And I wonder if that angelic answer from long ago echoed in Mary’s mind, “Nothing is impossible for God.” (See Luke 1:37)
Even with the gift of God’s written word, the presence of His Spirit in our lives, and the testimony of believers before us, sometimes we still tend to wobble on the edge of hopelessness, as if a few things are impossible, even for God.
But just because He hasn’t yet, doesn’t mean He can’t. We must cling to His word. It remains true even if our circumstances say otherwise. When the outcome is unimaginable, when we ask ourselves and God, “How can this be?” we can trust our God who gives more than we can imagine but rarely what we expect. And He does not disappoint
Shauna Letellier is the author of Remarkable Hope: When Jesus Revived Hope in Disappointed People (where Mary’s story is imagined and retold in Chapter 7). Drawing upon her degree in Biblical Studies, she weaves strands of history, theology, and fictional detail into a fresh retelling of familiar Bible stories on her blog and in her books. With her husband Kurt, she has the wild and hilarious privilege of raising three boys along the banks of the Missouri River where they fish, swim, and rush off to ball games.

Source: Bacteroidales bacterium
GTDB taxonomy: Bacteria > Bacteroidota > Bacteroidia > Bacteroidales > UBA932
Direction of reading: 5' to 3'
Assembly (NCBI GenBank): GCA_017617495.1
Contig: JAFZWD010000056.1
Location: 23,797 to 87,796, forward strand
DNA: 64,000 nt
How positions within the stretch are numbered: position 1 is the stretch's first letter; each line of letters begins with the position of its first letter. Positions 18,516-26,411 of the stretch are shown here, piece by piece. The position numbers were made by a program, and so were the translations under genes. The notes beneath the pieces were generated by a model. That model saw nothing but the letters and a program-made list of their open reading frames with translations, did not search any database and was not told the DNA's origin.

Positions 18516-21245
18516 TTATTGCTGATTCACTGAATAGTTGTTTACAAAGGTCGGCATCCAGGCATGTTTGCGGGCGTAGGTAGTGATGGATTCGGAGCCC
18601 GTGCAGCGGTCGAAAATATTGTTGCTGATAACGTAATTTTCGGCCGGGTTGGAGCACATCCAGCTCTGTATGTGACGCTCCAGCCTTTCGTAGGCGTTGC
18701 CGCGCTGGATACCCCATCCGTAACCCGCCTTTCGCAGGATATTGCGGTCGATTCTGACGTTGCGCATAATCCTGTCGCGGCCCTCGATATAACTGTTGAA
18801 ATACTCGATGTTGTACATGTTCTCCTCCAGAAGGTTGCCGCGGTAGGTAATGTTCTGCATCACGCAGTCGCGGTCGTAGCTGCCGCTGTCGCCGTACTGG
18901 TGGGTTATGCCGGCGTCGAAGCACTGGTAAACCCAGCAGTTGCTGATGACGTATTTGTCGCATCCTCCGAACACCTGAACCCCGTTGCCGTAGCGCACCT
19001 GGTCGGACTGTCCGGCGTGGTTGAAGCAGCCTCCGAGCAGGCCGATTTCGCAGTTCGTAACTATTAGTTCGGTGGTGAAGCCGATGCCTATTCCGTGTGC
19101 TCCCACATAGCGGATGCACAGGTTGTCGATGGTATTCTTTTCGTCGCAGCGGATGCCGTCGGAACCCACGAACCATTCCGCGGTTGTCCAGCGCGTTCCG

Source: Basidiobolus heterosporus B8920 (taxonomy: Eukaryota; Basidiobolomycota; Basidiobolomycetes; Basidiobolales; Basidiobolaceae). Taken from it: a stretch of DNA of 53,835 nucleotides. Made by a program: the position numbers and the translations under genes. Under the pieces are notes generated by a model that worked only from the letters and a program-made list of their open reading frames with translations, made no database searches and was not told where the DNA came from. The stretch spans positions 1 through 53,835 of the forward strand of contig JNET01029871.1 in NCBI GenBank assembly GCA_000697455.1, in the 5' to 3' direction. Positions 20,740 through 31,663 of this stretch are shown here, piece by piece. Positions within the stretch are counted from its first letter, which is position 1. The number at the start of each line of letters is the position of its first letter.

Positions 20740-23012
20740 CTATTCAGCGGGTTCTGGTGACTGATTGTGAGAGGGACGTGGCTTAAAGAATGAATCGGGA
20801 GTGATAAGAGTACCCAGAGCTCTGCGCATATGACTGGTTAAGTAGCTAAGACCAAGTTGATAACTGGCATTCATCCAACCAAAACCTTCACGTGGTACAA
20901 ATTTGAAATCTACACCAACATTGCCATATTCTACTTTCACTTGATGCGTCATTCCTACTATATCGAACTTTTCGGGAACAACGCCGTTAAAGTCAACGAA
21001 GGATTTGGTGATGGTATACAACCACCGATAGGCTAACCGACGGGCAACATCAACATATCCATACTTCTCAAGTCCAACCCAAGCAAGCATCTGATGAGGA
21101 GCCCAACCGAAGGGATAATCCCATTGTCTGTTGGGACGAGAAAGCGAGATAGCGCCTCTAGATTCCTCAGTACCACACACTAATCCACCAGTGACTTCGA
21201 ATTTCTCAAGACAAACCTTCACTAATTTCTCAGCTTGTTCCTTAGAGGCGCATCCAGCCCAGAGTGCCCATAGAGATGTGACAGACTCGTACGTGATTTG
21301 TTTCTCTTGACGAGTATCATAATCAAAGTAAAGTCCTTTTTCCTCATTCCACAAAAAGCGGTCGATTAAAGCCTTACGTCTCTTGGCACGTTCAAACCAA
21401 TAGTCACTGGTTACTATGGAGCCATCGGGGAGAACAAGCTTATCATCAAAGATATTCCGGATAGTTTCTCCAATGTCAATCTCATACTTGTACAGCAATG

This story and testimony in the life of Mary as the mother of Jesus brings to me a wonderful confirmation in the promises of our Heavenly Father. Nothing is imposible for him…. and His promises never will bring disappointment. It also brings me fresh air in a very difficult moment as a mother being away from my son who is in Venezuela full of frustration and anger, lacking of knowledge in truth and also with a hardened heart full of doubts in a place where he can only see misery, despair, evil in his work, hopelessness, death.
Thank you ABBA Father for your mercy and compassion and for your word of truth. Thank you for your promises. I embrace them always in hope and thankfulness. Amen.
Shauna Letellier says
What a heart breaking trial for you and your son. Praying for you and him this morning, that God would open his eyes and do what only God can do for him.
Susan Sheppick says
Hi, Shauna. This is so weird, but I was just now reading Simeon’s story in Remarkable Hope, and picked up my phone to send you an email. And there you were!
Reading your writing, I am walking to the temple with Simeon before the Sabbath begins at sundown. You make it so real!
And, being a mother of three grown children, one a son, I’ve wondered how Mary could endure watching Jesus suffer so, and then be crucified. It would break any mother’s heart, but more so the perfect son that Jesus was.
Thank you, Shauna. Your writing is a blessing to my soul. It gives new life and meaning to stories I have heard many, many times.
Shauna Letellier says
I’m thrilled to hear you’re enjoying Remarkable Hope, Susie!
I know, it’s hard to comprehend the heartbreak and confusion Mary, and all of Jesus’ disciples and friends, must have experienced. But the unbearable grief of Friday must have made Sunday morning all the more GLORIOUS!! One day our faith will be made sight too!